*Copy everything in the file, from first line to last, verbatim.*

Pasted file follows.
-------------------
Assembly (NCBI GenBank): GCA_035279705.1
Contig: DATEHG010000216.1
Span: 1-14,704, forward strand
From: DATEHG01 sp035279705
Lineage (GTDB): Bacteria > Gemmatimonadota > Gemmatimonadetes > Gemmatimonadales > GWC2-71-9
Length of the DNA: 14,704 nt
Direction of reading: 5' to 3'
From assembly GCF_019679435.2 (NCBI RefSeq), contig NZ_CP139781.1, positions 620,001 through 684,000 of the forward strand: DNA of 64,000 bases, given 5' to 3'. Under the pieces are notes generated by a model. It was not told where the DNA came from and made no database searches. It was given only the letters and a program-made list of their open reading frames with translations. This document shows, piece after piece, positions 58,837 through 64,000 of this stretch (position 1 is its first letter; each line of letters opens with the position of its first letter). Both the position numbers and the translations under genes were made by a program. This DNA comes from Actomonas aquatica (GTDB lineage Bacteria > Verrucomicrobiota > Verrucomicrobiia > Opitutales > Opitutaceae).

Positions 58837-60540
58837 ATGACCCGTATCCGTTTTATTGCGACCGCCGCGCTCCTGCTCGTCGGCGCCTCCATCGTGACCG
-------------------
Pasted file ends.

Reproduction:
Assembly (NCBI GenBank): GCA_035279705.1
Contig: DATEHG010000216.1
Span: 1-14,704, forward strand
From: DATEHG01 sp035279705
Lineage (GTDB): Bacteria > Gemmatimonadota > Gemmatimonadetes > Gemmatimonadales > GWC2-71-9
Length of the DNA: 14,704 nt
Direction of reading: 5' to 3'
From assembly GCF_019679435.2 (NCBI RefSeq), contig NZ_CP139781.1, positions 620,001 through 684,000 of the forward strand: DNA of 64,000 bases, given 5' to 3'. Under the pieces are notes generated by a model. It was not told where the DNA came from and made no database searches. It was given only the letters and a program-made list of their open reading frames with translations. This document shows, piece after piece, positions 58,837 through 64,000 of this stretch (position 1 is its first letter; each line of letters opens with the position of its first letter). Both the position numbers and the translations under genes were made by a program. This DNA comes from Actomonas aquatica (GTDB lineage Bacteria > Verrucomicrobiota > Verrucomicrobiia > Opitutales > Opitutaceae).

Positions 58837-60540
58837 ATGACCCGTATCCGTTTTATTGCGACCGCCGCGCTCCTGCTCGTCGGCGCCTCCATCGTGACCG